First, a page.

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There is a raging debate about whether Yale University in terminating Dr. Bandy Lee’s contract violated her constitutional rights to the freedom of speech. At the center of this controversy is Alan Dershowitz, a criminal defense attorney and Harvard Law School professor emeritus who, in July 2019, proclaimed his innocence against sexual misconduct allegations on national television. Specifically, Dershowitz stated that “[David Boies] has an enormous amount of chutzpah . . . to challenge my perfect, perfect sex life . . . .” Months later, on Twitter, Professor Richard Painter compared Dershowitz’s use of the term “perfect” to describe his sex life with President Trump’s use of the same term to describe his phone call with Ukrainian President Volodymyr Zelensky. This tweet prompted Dr. Lee to reply that: “[T]his might be dismissed as [an] ordinary influence . . . . However, given the severity and spread of ‘shared psychosis’ among just about all of Donald Trump’s followers, a different scenario is more likely.” Subsequently, Dershowitz complained to Yale officials that Dr. Lee had diagnosed him with a mental disorder without conducting a formal exam, which constituted a violation of the ethics rules adopted by the American Psychiatric Association (“APA”) in most jurisdictions. In May 2020, Yale opted not to renew Dr. Lee’s contract, emphasizing her repeated violations of APA ethics rules. This year, Dr. Lee filed a lawsuit against Yale claiming, inter alia, that her termination was unlawful under the First Amendment. According to the lawsuit, Dr. Lee’s tweet is entitled to First Amendment protection “since she was acting on a citizen’s duty to contribute her gifts to society, including her professional training and knowledge, not as a psychiatrist under private employment.” However, the lawsuit fails to address two key facts: (1) Private employers, like Yale, have a right to impose restraints on certain speech or behavior; and (2) the First Amendment only protects speech from government censorship.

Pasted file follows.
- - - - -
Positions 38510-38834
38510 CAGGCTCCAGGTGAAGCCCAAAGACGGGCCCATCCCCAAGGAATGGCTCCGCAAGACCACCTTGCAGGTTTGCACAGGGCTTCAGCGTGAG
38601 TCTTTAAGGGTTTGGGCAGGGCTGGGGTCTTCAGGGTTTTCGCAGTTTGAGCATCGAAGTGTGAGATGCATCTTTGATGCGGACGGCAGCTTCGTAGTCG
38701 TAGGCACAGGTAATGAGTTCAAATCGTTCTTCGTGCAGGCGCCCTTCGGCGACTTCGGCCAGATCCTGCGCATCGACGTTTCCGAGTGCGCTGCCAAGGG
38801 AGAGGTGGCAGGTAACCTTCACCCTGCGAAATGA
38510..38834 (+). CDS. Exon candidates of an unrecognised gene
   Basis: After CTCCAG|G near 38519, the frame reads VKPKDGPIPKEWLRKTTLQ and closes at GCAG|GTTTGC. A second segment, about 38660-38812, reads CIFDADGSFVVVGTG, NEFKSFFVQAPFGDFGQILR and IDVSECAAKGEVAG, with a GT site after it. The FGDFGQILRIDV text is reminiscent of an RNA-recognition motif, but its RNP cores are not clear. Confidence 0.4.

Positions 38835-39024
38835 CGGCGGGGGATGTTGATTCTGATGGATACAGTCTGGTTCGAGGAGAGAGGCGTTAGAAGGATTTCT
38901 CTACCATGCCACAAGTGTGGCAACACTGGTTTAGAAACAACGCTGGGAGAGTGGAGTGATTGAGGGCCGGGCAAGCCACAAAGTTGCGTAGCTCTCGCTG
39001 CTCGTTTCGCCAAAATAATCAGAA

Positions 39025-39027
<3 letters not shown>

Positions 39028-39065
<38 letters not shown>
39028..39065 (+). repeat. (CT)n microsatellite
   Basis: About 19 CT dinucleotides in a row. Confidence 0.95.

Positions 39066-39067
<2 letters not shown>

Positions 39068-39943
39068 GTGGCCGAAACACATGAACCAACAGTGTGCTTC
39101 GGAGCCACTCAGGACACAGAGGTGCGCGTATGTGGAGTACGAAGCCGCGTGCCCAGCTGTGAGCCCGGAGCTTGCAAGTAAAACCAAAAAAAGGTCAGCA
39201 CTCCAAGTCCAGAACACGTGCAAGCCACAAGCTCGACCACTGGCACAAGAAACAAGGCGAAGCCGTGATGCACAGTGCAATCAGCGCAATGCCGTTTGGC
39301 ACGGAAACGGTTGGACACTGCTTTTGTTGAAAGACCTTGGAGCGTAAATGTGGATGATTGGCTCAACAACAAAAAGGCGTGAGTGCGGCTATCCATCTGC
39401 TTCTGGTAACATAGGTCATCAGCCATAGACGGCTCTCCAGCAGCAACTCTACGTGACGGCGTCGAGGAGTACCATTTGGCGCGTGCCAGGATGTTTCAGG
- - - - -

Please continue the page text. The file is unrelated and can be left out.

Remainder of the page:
This post was originally published on the Cardozo Arts & Entertainment Law Journal website on April 12, 2021. The original post can be accessed via the Archived Link button above.

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